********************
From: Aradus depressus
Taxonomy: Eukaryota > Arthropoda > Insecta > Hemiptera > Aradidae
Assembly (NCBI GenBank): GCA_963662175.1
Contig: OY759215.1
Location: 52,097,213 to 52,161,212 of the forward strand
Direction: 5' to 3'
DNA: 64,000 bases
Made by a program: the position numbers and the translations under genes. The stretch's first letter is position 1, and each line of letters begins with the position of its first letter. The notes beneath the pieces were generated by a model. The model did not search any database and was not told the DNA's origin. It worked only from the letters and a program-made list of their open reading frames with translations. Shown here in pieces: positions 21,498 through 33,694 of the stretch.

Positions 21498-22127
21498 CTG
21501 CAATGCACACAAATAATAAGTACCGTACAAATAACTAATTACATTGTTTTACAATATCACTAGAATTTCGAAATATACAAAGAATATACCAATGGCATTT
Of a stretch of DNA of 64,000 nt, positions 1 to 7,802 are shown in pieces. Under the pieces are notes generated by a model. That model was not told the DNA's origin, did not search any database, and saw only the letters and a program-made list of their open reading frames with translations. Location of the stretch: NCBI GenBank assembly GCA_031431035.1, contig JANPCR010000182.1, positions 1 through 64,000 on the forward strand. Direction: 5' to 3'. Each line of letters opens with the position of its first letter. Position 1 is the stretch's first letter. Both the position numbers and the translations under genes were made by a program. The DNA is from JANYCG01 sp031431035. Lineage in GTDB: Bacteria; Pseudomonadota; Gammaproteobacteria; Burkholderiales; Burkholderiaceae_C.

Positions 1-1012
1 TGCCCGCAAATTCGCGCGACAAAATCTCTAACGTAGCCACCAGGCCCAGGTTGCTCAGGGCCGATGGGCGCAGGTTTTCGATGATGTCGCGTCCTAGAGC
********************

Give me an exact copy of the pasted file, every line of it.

From: Aradus depressus
Taxonomy: Eukaryota > Arthropoda > Insecta > Hemiptera > Aradidae
Assembly (NCBI GenBank): GCA_963662175.1
Contig: OY759215.1
Location: 52,097,213 to 52,161,212 of the forward strand
Direction: 5' to 3'
DNA: 64,000 bases
Made by a program: the position numbers and the translations under genes. The stretch's first letter is position 1, and each line of letters begins with the position of its first letter. The notes beneath the pieces were generated by a model. The model did not search any database and was not told the DNA's origin. It worked only from the letters and a program-made list of their open reading frames with translations. Shown here in pieces: positions 21,498 through 33,694 of the stretch.

Positions 21498-22127
21498 CTG
21501 CAATGCACACAAATAATAAGTACCGTACAAATAACTAATTACATTGTTTTACAATATCACTAGAATTTCGAAATATACAAAGAATATACCAATGGCATTT
Of a stretch of DNA of 64,000 nt, positions 1 to 7,802 are shown in pieces. Under the pieces are notes generated by a model. That model was not told the DNA's origin, did not search any database, and saw only the letters and a program-made list of their open reading frames with translations. Location of the stretch: NCBI GenBank assembly GCA_031431035.1, contig JANPCR010000182.1, positions 1 through 64,000 on the forward strand. Direction: 5' to 3'. Each line of letters opens with the position of its first letter. Position 1 is the stretch's first letter. Both the position numbers and the translations under genes were made by a program. The DNA is from JANYCG01 sp031431035. Lineage in GTDB: Bacteria; Pseudomonadota; Gammaproteobacteria; Burkholderiales; Burkholderiaceae_C.

Positions 1-1012
1 TGCCCGCAAATTCGCGCGACAAAATCTCTAACGTAGCCACCAGGCCCAGGTTGCTCAGGGCCGATGGGCGCAGGTTTTCGATGATGTCGCGTCCTAGAGC